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Re: Compiling Elisp to a native code with a GCC plugin

From: Thomas Lord
Subject: Re: Compiling Elisp to a native code with a GCC plugin
Date: Wed, 15 Sep 2010 09:28:57 -0700

On Wed, 2010-09-15 at 17:46 +0200, Helmut Eller wrote:
> * Stefan Monnier [2010-09-15 14:59] writes:

> > IIRC regexps without back-refs can be matched (and searched) in O(N)
> > where N is the length of the input.  

Not quite.   Let R be the length of the pattern
and L be the length of the string we seek to match.

Assume that the pattern is a true regular expression
(no back-references, no sub-expression position
reporting, etc.)

The problem itself is O(R * L):  no algorithm can
guarantee doing better than the product of the two

There is an algorithm (compiling the pattern to a DFA
first) which is O(2^R + L). Formally it is suboptimal.
There is a catch though.   For many common patterns,
either R is very small or we don't actually need
anything like 2^R steps to compile the pattern,
and so the *expected* case (for these patterns)
is O(L).

The Thompson "DFA caching algorithm" described briefly
in the Dragon compiler book is quite attractive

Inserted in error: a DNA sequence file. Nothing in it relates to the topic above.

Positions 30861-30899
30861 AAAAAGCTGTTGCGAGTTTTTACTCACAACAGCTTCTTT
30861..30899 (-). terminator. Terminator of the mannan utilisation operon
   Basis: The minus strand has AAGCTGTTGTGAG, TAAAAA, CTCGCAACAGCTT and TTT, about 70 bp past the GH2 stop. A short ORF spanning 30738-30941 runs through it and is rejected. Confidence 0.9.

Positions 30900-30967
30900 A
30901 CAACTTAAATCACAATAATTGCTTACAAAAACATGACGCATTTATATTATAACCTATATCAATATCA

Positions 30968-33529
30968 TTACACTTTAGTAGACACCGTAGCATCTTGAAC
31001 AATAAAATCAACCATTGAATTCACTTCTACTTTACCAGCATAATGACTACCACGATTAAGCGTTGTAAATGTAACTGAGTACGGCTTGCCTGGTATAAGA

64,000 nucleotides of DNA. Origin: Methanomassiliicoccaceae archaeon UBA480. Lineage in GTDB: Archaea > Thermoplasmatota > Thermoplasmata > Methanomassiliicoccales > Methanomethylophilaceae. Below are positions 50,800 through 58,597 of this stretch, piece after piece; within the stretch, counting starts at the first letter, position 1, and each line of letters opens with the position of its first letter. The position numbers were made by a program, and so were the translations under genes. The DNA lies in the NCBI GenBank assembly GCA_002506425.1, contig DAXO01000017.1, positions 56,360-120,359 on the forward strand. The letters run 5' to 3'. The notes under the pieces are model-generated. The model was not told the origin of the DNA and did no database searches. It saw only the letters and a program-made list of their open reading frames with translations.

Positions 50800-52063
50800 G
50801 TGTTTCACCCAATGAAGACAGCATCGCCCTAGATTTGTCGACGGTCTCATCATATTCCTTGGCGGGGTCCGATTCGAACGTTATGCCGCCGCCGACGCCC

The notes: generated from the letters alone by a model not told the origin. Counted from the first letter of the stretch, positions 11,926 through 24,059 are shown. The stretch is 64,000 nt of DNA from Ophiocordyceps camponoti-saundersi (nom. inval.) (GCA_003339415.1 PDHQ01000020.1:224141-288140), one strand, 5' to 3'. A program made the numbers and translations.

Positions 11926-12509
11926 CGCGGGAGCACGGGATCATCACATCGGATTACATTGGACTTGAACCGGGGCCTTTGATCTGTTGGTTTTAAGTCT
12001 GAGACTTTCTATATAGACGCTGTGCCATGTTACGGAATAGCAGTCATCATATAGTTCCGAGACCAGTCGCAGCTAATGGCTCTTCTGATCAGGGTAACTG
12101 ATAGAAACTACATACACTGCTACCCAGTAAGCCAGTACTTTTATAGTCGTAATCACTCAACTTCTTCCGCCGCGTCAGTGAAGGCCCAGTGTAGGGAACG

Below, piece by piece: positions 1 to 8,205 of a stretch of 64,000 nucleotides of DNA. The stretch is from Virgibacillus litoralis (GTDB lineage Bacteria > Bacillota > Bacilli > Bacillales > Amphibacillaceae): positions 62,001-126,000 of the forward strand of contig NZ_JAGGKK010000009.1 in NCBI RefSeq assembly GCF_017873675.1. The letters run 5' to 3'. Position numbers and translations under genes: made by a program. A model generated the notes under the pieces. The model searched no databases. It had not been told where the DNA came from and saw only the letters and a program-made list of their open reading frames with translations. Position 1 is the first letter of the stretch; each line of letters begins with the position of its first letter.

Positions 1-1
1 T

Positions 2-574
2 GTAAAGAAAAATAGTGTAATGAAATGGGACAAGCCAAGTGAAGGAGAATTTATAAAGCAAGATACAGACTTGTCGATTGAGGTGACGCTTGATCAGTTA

because it offers (for true regular expressions) a 
worst case complexity of O(R * L) ... so it is optimal ...
yet also delivers much closer to O(L) for many
common patterns.   The algorithm is a bit 
unattractive because it is tricky to implement 
well, very hard to generalize beyond true regular
expressions, and can easily lose to more naive NFA
algorithms by small but annoying constant factors.

> With back-refs, I think (not sure)
> > the theoretical bound is O(N^2), which requires
> > a non-backtracking algorithm.

> > So yes, we'd need to handle back-refs specially.  Several regexp engines
> > do that already (they have a few different inner engines and choose
> > which one to use based on the particular regexp at hand).
> After googleing a bit I found this page 
> http://swtch.com/~rsc/regexp/regexp1.html
> which again links to this
> http://perl.plover.com/NPC/NPC-3SAT.html
> which says that regexp matching with backreferences is NP-complete.

The best known algorithms are not O(N^2) but,
rather, O(2^N) in the worst case.   It's dismal
how such an innocent seeming feature can cause
such havoc.

> Cox (the first page) seems to say that backtracking-with-memoization is
> linear time at the expense of O(N) space.

If he said that regarding worst case performance
and without mentioning some specific subset of 
true regular expressions that he's talking about,
he must have made a mistake.

For true regular expressions, the simpler case,
you can not beat O(R * L) time as the worst case.


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